After seeing his art all over Los Angeles and San Francisco I couldn’t help but go pasting with the street artist known as Cryptik. After an intense night of climbing buildings and pasting up an 18 foot piece, I just had to pick the brain of this artist. The pictures shown here reflect the madness of that night and are also a representation of some of the artist’s older shows “Sniffing Glue”, “Street Brewed”, “Fountain”, and “Beyond Eden”. – Birdman
Your art is in a lot of different mediums, when did you transition into street art? Was there anything specific thatdrew you to sharing your art to the city?
Growing up, I was obsessed with everything graffiti and knew it was something Iwanted to do. Unfortunately, I didn’t know anyone else who shared the sameinterest, so I kept it in the books for years. It wasn’t until I actually picked up acan that I realized it wasn’t my gift, so I’ve stuck to a paintbrush ever since. Ithink moving into “street art” was a natural progression…or the next best thingfor me. It was also a more efficient way to share my ideas with the public atlarge. For me, the focus has always been on staying active in the streets.Galleries have their place, but I think it’s more important to reach folks that don’tnecessarily visit “art galleries.” I want the art to be unavoidable and in-your-faceas you drive into work the next morning. It’s like a glitch in the matrix…affectingpeoples’ reality in a way, even if it’s only for a moment. It’s also my way of givingback to the community.
How did it feel the first time you drove down the 10 Freeway and sawyour art work standing 18 feet tall on a building close by?
Well, you know firsthand how much work went into getting that up. I came soclose to throwing in the towel, but you kept me pushing. Thanks for holding itdown BIRD!!
Hieroglyphic text are everywhere in your art, what are you writing in your ‘cryptik’ calligraphy?
Well, it’s actually just my own stylized version of English. It’s sort of acombination of several Ancient scripts such as Sanskrit, Hebrew, Arabic, andHindi with a twist of gang graffiti/cholo writing. I feel that many Ancient scriptsshare similarities and might have all come from an even earlier source. In thosetimes, words held magical powers and were considered Sacred because it wasthe written word of “God.” I think subconsciously, that’s what I’m trying to tapinto. It’s always been a vibration thing for me, if that makes any sense. I don’treally know where it comes from; I’m just trying to channel it the best I can.Maybe it’s in my DNA… Typically, I like to write out Buddhist/Hindu Mantras,quotes, or poems depending on the piece.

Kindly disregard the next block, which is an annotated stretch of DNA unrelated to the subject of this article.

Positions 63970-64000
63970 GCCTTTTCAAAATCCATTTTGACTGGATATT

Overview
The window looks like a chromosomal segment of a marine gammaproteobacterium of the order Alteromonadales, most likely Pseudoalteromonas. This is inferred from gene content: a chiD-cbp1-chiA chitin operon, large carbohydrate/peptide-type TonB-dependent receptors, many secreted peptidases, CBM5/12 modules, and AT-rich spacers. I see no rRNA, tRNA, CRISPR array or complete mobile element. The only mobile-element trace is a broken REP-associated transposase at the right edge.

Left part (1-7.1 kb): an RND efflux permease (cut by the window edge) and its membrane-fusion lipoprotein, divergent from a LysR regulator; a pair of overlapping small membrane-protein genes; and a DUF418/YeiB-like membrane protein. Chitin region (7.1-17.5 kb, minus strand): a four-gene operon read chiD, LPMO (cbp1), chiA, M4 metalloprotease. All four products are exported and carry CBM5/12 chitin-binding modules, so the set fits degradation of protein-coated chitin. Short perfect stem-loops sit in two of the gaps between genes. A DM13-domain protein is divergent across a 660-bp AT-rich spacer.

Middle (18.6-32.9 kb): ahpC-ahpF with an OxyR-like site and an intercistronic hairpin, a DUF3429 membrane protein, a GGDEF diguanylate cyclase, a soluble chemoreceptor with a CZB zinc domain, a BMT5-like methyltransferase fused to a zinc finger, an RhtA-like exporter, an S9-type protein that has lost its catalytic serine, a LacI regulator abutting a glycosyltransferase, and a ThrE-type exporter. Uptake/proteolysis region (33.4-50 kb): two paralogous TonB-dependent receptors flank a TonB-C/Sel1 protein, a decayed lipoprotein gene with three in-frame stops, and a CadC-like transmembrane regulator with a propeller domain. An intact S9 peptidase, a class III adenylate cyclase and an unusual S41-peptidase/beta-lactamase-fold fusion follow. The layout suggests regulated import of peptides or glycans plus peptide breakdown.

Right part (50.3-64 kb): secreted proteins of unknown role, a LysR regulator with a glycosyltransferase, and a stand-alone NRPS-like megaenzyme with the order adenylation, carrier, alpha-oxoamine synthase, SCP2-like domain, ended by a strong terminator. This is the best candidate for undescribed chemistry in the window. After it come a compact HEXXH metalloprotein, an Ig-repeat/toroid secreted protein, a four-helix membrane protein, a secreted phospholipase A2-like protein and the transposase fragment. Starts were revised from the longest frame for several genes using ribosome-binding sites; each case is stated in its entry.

Who are the artists you are most influenced by?
Hmm…too many. One of my all time favorite artists is Andy Goldsworthy. Doodis the truth! Another person who’s been a huge influence on me as an artist isVCJ. He’s the one who did all of the Powell Peralta Graphics during the BonesBrigade Era back in the 80’s. To me, those were the hardest skateboardgraphics, ever! Hands down. And, I definitely can’t forget my fellow Scribesmenout there…The Godfather: Chaz Bojorquez, RETNA, and Usugrow, to name afew. They’ve always kept me humble. RESPECT.
Please elaborate on the “Cryptik Movement”
The “CRYPTIK MOVEMENT” is really just a way of giving people a broaderperspective; a different way to see their reality. I think it’s safe to say that no oneperson or institution has it all figured out. It’s about finding truth and beauty in allphilosophies, religions, cultures, belief systems, etc. That’s essentially what it’sall about, so if the art/message resonates with you, join the MOVEMENT!
What do you want to achieve with your life as an artist?
Man…honestly, I just want to try to do something good for humanity during theshort time I’m on this planet. I think life is too short to just sit around. I don’t everwant to say, “I wish I could’ve done something with my life.” I just want to do mypart to help balance out all the evil and ignorance that exists in the world the bestway I know how, which is through art. In the end, I’m just happy doing what I do,and just as importantly, trying to enjoy the ride.
I think William Saroyan sums itup best…”In the time of your life, live – so that in that good time there shall be no uglinessor death for yourself or for any life your life touches. Seek goodness everywhere,and when it is found, bring it out of it’s hiding place and let it be free andunashamed.Place in matter and in flesh the least of the values, for these are the things thathold death and must pass away. Discover in all things that which shines and isbeyond corruption. Encourage virtue in whatever heart it may have been driveninto secrecy and sorrow by the shame and terror of the world. Ignore theobvious, for it is unworthy of the clear eye and the kindly heart.Be the inferior of no man, or of any men be superior. Remember that every manis a variation of yourself. No man’s guilt is not yours, nor is any man’s innocencea thing apart. Despise evil and ungodliness, but not men of ungodliness or evil.These, understand. Have no shame in being kindly and gentle but if the timecomes in the time of your life to kill, kill and have no regret.In the time of your life, live – so that in that wondrous time you shall not add tothe misery and sorrow of the world, but shall smile to the infinite delight andmystery of it.“- Wiliam Saroyan, The time of your life